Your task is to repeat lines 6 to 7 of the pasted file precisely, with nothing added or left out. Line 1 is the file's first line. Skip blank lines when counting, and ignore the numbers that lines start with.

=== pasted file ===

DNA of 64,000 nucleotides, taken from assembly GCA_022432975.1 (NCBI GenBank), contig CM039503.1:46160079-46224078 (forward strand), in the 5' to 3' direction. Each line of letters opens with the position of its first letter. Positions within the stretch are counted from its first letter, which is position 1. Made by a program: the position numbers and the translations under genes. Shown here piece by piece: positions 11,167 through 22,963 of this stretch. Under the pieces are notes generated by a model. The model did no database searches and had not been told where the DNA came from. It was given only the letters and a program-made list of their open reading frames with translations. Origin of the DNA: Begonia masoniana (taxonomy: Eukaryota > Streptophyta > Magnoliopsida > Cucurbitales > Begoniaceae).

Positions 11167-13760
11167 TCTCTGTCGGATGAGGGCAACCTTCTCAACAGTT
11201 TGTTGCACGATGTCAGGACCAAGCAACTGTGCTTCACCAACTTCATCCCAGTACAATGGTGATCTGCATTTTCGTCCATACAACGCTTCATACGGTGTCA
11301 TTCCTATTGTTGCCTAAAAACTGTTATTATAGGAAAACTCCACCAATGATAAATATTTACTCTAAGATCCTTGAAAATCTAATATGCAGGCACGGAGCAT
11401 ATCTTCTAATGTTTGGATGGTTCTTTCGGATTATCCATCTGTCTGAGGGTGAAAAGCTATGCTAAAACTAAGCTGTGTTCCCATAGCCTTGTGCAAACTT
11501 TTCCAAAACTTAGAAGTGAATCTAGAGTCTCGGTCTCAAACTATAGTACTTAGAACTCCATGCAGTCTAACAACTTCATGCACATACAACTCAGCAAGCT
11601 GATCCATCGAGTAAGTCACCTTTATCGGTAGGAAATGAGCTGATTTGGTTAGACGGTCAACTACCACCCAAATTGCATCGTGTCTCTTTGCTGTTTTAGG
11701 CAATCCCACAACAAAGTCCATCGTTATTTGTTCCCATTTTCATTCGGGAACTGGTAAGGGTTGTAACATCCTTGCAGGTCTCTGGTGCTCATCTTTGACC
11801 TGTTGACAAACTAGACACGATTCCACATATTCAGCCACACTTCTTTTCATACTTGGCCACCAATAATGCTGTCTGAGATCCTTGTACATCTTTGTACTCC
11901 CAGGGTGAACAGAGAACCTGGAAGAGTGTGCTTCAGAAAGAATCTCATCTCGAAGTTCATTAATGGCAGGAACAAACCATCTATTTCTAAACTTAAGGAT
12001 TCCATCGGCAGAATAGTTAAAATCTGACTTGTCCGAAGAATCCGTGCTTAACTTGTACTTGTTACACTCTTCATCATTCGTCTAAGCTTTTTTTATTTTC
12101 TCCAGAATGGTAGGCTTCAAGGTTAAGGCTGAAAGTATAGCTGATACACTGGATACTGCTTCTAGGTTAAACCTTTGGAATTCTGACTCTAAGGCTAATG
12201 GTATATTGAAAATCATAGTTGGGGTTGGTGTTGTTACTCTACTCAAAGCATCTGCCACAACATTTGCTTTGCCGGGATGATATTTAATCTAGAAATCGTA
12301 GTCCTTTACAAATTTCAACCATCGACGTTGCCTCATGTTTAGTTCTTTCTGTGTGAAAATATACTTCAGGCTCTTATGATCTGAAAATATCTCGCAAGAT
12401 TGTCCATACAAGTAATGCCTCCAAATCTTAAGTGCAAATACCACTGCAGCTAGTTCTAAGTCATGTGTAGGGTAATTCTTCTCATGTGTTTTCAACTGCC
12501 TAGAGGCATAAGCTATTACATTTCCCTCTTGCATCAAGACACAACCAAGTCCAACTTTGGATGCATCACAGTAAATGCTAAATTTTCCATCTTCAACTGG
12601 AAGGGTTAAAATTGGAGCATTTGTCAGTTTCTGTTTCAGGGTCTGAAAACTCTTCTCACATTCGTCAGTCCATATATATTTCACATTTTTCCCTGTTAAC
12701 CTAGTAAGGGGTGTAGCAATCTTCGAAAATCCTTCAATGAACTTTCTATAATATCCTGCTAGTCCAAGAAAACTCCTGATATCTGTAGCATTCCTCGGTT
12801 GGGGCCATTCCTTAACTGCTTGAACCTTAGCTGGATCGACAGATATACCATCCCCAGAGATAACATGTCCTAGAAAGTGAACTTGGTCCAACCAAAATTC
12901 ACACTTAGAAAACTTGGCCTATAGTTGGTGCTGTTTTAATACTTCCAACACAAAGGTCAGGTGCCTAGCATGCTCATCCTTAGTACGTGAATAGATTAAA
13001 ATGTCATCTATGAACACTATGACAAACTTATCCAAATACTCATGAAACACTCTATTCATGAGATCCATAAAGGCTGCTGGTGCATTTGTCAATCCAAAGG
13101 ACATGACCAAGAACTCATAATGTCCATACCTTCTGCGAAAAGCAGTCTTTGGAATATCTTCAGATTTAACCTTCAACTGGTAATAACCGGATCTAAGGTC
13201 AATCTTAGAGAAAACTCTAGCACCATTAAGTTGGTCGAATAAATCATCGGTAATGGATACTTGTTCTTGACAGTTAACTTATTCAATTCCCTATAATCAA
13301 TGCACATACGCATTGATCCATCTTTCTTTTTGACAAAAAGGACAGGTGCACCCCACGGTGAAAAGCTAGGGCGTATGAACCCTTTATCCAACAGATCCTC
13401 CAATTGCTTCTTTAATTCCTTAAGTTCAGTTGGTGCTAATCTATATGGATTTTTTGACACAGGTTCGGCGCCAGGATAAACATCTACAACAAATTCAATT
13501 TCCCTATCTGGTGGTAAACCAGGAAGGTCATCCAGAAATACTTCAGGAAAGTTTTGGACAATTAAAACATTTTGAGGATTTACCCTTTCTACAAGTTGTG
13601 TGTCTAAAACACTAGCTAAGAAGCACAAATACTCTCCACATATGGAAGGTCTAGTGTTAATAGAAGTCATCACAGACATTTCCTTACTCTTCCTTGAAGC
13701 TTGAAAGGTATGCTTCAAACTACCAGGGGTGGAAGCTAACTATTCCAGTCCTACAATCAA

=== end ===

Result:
11401 ATCTTCTAATGTTTGGATGGTTCTTTCGGATTATCCATCTGTCTGAGGGTGAAAAGCTATGCTAAAACTAAGCTGTGTTCCCATAGCCTTGTGCAAACTT
11501 TTCCAAAACTTAGAAGTGAATCTAGAGTCTCGGTCTCAAACTATAGTACTTAGAACTCCATGCAGTCTAACAACTTCATGCACATACAACTCAGCAAGCT